Couple quarrels: hunger and sugar drops?

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Elia Tabuenca García
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A low blood glucose level makes you more aggressive and more likely to argue with your partner. New American research says so ...

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Having the right level of sugar or more precisely of glucose in the blood it is essential for the good health of our body and also for the functionality of the brain. For the first time, however, research has shown how hunger and the famous drops in sugar can also be responsible for aggression and family quarrels (at least some!).





This is suggested by the results of the study born from the collaboration between Ohio State University, the University of Kentucky and the University of North Carolina and published in PNAS. The important reasoning behind the research is that have poor self-control it helps to develop aggression and therefore couple quarrels. In order to be "controlled" there is a need to have good energy to spend and, as we know, for our body the maximum form of energy is constituted precisely by glucose which, in case it is lacking, lowers this capacity making us become more impulsive and quarrelsome in the face of events.

To see if this reasoning was also true in reality, the researchers analyzed 107 married couples kept under observation for 3 years and subjected to two different experiments during which their blood glucose level was constantly measured.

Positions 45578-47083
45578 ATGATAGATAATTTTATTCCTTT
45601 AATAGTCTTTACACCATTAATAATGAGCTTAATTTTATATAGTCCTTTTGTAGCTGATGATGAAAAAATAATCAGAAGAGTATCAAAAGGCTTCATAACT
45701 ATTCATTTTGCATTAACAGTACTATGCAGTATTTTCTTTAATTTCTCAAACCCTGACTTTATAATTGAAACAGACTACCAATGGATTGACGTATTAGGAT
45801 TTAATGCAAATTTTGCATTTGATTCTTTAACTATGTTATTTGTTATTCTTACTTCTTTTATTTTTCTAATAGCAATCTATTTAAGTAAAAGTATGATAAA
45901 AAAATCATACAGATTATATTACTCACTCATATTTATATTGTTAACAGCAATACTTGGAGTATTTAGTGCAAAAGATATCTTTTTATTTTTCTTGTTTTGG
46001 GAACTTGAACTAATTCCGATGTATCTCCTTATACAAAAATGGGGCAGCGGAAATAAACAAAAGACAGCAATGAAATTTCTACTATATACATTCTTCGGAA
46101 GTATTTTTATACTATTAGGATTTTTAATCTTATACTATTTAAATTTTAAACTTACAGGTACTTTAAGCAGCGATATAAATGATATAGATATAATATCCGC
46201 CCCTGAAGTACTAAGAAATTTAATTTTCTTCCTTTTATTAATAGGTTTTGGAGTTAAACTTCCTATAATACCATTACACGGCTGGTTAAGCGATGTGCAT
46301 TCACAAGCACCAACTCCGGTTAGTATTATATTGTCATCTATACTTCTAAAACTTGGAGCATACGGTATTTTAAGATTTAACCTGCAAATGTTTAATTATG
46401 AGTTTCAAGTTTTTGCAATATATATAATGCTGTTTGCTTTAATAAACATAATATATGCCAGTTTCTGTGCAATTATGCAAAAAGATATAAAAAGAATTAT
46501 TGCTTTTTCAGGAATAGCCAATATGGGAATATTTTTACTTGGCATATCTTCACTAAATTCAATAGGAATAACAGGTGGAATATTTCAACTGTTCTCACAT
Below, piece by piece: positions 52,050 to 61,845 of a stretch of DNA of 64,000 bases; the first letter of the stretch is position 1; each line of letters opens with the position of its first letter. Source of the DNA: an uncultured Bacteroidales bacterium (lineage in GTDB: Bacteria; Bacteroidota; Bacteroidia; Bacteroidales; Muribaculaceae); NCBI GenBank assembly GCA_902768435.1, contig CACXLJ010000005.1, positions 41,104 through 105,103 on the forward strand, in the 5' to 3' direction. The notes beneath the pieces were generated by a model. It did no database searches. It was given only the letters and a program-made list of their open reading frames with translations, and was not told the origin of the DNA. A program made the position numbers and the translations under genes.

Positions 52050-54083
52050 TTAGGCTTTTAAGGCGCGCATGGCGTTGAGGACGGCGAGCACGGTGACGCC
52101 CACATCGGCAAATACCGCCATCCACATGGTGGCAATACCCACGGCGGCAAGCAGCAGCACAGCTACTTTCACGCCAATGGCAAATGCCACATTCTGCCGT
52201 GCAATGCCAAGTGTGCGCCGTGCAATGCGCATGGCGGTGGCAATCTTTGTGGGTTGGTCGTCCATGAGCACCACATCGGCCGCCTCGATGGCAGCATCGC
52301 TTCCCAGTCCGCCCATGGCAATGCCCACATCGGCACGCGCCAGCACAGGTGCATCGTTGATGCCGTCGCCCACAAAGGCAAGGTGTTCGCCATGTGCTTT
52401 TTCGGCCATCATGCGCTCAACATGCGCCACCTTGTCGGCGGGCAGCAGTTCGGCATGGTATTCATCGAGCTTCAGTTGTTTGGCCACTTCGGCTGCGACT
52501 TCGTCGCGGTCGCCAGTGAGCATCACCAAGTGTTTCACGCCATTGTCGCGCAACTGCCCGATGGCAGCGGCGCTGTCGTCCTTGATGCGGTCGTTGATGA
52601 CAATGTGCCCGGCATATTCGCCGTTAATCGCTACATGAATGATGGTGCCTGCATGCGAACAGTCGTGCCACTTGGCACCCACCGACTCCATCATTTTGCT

In the first, the couples were supplied a voodoo bambola which symbolized the partner and every night they had to put from 0 to 51 pins in it depending on how angry they were towards him. In the second experiment, however, the partners were placed in separate rooms in front of a computer. When a red signal appeared on the screen, they had to push a button. Whoever did it faster than the two won and had the opportunity to annoy the partner by sending him a noise in the headphones that could be more or less loud or annoying depending on his good heart.

It was thus seen that the lower the blood glucose level, the greater the aggression towards the spouse represented by the voodoo doll or against which one had the opportunity to rage through an annoying noise. All this not only in couples in crisis, as Professor Brad Bushman of Ohio State University pointed out: “We have discovered that 'not seeing each other from hunger' can negatively affect behavior, even in our most intimate relationships and even when the couple is happy".



When you feel quarrelsome therefore, before carrying out actions that you might regret, put aside your anger, and try to eat it up!



Read also:

- Women who love animals: one in 10 prefers them to their partner

- The 10 things you should never do after a fight

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